now that we’ve left south korea and we’re back in happy japan i can say it: korea is grumpy mc-two-shoes. wow.
when we returned to manhattan last year from our first trip to japan, i could be heard around town telling friends how kind the japanese people are. “in two months no one pushed me or shoved me and i was never in anyone’s way. it was great!” first impressions are sometimes a bit skewed (i used to sort of like lou dobbs until i realized what a blowhard he is) and upon returning to nihon this year, i realized it is not quite as clean, as friendly, or as polite as i’d remembered. don’t get me wrong, it’s ten times friendlier than pretty much anywhere i’ve been in the states (including columbus.) but the rosy picture i painted of “never being in anyone’s way?” perhaps a touch too rosy.
and then we went to korea.
let me backtrack and say i’ve reconsidered my earlier remarks: japan is by far the cleanest, friendliest, most polite place i’ve ever been. seriously.
have i mentioned how polite the japanese are?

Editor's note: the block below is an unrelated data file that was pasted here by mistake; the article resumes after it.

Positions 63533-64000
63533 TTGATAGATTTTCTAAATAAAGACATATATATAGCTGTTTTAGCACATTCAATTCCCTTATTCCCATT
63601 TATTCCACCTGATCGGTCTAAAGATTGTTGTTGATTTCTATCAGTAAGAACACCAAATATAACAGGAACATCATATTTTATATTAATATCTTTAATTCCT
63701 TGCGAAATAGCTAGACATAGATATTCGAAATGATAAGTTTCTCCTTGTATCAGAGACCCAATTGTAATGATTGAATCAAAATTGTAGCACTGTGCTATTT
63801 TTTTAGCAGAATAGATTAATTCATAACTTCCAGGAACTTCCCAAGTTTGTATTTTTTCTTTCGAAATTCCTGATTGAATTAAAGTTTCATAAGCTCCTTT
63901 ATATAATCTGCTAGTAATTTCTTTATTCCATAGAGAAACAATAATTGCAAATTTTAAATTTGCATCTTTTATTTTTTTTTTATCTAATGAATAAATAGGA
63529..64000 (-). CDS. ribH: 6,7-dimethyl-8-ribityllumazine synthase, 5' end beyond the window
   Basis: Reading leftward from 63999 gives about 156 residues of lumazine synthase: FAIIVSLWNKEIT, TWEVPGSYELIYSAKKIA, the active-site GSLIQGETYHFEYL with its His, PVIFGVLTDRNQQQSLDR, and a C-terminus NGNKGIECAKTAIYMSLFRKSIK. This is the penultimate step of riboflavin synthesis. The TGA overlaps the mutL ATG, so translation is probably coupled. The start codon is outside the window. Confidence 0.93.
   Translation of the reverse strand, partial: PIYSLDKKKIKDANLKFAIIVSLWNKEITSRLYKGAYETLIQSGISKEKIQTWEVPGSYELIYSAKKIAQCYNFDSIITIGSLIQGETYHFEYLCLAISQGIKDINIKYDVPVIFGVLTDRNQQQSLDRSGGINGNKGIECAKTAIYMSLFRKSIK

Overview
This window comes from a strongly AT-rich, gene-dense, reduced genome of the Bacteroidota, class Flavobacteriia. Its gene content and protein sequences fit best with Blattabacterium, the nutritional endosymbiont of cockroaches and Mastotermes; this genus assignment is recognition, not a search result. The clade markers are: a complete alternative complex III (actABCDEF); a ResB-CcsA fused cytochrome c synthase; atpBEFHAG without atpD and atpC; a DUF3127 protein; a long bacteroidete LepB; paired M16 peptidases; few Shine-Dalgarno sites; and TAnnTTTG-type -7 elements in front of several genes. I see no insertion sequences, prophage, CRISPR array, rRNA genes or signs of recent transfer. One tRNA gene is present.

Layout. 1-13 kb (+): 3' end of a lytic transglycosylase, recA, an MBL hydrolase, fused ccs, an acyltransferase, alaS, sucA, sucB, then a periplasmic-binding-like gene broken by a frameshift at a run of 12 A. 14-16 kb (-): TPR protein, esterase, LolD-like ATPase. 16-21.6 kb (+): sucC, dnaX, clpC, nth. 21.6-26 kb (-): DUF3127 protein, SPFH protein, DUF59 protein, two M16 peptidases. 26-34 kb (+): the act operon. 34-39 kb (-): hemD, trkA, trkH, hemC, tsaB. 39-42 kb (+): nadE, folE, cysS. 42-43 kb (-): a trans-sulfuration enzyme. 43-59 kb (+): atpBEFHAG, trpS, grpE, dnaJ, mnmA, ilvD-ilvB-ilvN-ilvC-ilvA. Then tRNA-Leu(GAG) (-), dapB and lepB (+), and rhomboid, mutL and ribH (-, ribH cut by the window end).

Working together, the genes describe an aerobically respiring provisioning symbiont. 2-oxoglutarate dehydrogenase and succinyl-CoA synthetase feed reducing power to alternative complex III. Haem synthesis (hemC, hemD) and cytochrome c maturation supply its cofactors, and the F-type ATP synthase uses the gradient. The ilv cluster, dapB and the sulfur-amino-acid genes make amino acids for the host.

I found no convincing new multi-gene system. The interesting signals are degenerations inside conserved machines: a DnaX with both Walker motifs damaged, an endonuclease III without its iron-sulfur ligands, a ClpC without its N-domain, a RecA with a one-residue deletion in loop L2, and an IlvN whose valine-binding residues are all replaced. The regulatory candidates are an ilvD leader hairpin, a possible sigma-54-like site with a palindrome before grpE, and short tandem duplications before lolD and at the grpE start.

within five minutes of arriving in seoul, south korea i was pushed, shoved, and bumped into more times than i have been pushed or shoved in three years of living in manhattan. if you live in manhattan, you know what kind of pushing and shoving i’m talking about. now maybe i sound like a woose here. “oh, someone pushed you did they? it wasn’t all nice, and cute like you wanted, little baby american person?” go ahead and mock. the next time you’re climbing up the side of a mountain and someone seriously nudges you out of the way when there’s about a half an inch of trail between you and no trail…well. you’ll be a woose too.
and can you say “korean stank-eye?" walking down the street in seoul i often felt like i was a hobo intruding on a private dinner party. like i had just personally offended the mother of every fourth person i passed. “what are you doing here?” they said with their eyes. “i don’t trust you for a minute.” “that hairstyle is so 80’s." "i bet you don't even like pig intestine."
that said, the theater we played – the sejong center – was stunning, the korean audiences were wildly enthusiastic (unlike the very polite, and sometimes very quiet japanese audiences) and the lotte hotel was the best i’ve ever stayed in (you really can’t beat remote control curtains.) and at the top of that mountain, at the end of the trail was a very sweet, very dear man who not only offered to take my picture, but gave me a gigantic korean apple, and struck up a bright little conversation.
of course, he was japanese.